Rough-housing games, like boxing and wrestling, give kids outlets for high energy and boost friendships. But only when everyone is having fun. If someone’s angry, it’s not a game. Rough-housing is not a way to settle a conflict. Games should be between willing partners who are in a playful mood.

What’s more, it turns out that boisterous play like preschool boxing is not only a legitimate way to have fun, it also plays a positive, important role in child development.

Renegade Blessings

Rough-and-tumble play helps our kids grow on many levels. A child can learn:

–       I’m strong and powerful.

–       It feels good to use my body actively.

–       I can make friends and take on new challenges.

–       I can set limits on other people and stop something I don’t like.

–       I can listen to my friends and know when to stop.

–       I can cope, even if I get hurt a little bit.

–       If someone gets hurt, we can make new rules so it doesn’t happen again.

Why it works

Whether it’s called rough-and-tumble play, boisterous play, horse play, puppy play, or rough-housing, this kind of play is a vital part of childhood. Rowdy puppy play helps bodies and brains develop. When two kids tussle on the floor, or roll around together, they are showing the need to wrestle. If we say ‘no’ to rough play, we are thwarting this need. Instead of issuing a ban (Get your hands off of him!  Quit hitting your brother. I don’t want to see any bodies touching.) think how you can best meet this age-old need.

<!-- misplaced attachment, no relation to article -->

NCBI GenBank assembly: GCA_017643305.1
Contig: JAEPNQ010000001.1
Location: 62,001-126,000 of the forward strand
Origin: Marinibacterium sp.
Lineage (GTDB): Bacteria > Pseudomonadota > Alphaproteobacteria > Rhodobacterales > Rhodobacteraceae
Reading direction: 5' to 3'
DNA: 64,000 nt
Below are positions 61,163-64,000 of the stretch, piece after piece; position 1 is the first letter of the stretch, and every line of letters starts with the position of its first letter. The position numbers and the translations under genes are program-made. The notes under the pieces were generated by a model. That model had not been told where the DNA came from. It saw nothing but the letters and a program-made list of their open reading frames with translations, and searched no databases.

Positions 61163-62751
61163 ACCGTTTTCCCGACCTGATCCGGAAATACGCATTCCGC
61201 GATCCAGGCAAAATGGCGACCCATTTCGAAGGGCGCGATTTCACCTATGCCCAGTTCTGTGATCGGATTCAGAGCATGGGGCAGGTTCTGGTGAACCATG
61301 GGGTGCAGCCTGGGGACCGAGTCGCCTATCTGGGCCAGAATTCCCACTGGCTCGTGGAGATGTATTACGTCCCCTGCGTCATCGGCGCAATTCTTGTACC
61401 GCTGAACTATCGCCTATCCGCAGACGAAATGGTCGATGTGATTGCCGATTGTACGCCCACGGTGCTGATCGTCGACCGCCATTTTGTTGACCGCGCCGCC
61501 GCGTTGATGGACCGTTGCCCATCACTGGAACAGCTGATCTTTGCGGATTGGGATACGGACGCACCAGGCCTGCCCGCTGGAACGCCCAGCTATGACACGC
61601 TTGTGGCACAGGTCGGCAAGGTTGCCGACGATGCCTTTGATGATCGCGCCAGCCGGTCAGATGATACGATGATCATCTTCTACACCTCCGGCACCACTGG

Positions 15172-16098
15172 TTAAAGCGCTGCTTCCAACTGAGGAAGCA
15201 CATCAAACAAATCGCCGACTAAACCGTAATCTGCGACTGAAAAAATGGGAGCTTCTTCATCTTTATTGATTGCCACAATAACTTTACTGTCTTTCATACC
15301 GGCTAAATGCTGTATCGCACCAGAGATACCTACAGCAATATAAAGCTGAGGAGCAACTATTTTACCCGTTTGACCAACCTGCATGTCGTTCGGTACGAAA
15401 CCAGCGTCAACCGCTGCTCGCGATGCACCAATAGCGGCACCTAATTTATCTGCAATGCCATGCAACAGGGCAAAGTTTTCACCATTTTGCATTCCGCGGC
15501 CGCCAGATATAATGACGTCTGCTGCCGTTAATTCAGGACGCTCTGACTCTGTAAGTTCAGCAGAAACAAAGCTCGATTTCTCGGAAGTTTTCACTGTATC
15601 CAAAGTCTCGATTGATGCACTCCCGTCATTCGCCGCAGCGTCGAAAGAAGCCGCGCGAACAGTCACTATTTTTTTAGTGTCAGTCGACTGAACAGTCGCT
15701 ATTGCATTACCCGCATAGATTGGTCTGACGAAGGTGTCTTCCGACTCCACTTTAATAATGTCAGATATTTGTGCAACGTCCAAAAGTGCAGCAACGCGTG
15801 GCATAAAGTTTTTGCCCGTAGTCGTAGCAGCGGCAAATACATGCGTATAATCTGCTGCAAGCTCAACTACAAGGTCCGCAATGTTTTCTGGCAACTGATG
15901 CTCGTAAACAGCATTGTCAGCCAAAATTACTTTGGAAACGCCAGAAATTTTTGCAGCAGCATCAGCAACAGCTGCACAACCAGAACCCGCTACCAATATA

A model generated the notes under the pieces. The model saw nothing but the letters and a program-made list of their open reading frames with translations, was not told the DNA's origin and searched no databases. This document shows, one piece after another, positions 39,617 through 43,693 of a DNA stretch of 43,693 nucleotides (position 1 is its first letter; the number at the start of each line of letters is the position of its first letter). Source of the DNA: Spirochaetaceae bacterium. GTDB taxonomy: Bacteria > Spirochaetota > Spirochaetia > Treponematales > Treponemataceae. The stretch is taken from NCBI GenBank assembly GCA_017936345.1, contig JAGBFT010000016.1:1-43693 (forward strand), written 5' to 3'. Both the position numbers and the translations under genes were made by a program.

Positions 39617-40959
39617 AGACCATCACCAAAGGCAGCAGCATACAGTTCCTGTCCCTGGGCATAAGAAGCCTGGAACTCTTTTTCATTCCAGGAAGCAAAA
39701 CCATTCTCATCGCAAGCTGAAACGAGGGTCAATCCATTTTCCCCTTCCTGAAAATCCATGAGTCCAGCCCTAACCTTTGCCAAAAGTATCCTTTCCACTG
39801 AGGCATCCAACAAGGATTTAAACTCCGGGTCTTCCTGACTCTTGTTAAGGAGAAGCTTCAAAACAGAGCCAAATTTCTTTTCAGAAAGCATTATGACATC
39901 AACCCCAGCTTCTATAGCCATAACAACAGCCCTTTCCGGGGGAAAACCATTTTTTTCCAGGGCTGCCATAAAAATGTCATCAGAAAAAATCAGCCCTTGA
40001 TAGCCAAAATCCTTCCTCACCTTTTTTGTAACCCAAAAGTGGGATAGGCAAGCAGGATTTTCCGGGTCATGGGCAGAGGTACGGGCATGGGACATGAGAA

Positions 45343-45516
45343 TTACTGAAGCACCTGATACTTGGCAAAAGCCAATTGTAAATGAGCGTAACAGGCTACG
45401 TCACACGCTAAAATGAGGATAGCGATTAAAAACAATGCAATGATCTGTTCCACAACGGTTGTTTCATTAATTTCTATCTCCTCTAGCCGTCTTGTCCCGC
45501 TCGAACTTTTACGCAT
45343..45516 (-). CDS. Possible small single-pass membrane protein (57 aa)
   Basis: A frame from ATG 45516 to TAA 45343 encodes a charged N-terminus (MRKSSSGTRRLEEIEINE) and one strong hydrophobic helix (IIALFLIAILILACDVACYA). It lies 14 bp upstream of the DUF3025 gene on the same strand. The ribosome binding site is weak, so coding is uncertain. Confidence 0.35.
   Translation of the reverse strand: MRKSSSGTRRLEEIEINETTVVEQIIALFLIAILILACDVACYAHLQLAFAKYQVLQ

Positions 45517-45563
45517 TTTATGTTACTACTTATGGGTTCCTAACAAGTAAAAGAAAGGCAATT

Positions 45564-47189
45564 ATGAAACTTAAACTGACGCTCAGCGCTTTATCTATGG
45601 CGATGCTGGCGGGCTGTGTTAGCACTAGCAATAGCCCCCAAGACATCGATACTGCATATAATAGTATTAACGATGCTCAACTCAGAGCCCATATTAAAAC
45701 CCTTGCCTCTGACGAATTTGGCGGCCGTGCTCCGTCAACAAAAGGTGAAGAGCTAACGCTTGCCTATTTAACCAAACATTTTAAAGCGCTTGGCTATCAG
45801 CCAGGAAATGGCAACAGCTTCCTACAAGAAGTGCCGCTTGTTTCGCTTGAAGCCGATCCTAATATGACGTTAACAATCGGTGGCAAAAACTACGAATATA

Horse play may look like out-of-control goofing off, but it serves a deeper purpose. Studies by Dr. Jaak Panksepp show that rough-and-tumble play helps to develop the brain’s frontal lobe including the prefrontal cortex. This is the area of the brain that commands Executive Function, controls impulses and regulates behavior. The more the prefrontal cortex is developed, the better kids do in all areas of life, whether it’s social, emotional, or academic. On-going research by Dr. Adele Diamond and others suggests that Executive Function is the top predictor of kids’ success.

Roughhousing Benefits

–       Friendship

–       Energy outlet

–       Chance to experience power

–       Impulse control

–       Risk-taking

–       Building brain power

–       Body and spatial awareness

–       Need for motion

–       Need for physical touch

–       Practice setting limits on peers

–       Negotiating skills

–       Building trust with peers

–       Self-esteem

–       Reading emotions

–       Showing empathy

–       Joy

Since this part of the brain is so important, is it really any surprise that kids develop it by doing simply what kids do best? Rolling about the floor and tussling with squawks of high excitement. Rough-and-tumble play must be welcomed.

As early educator Dan Hodgins puts it: “It’s just as important to rough house with kids as to read them a story.”

More on welcoming rough-and-tumble play into your family or classroom in It’s OK Not to Share, including:

–       staging a wrestling match

–       getting hurt

–       setting kid-based rules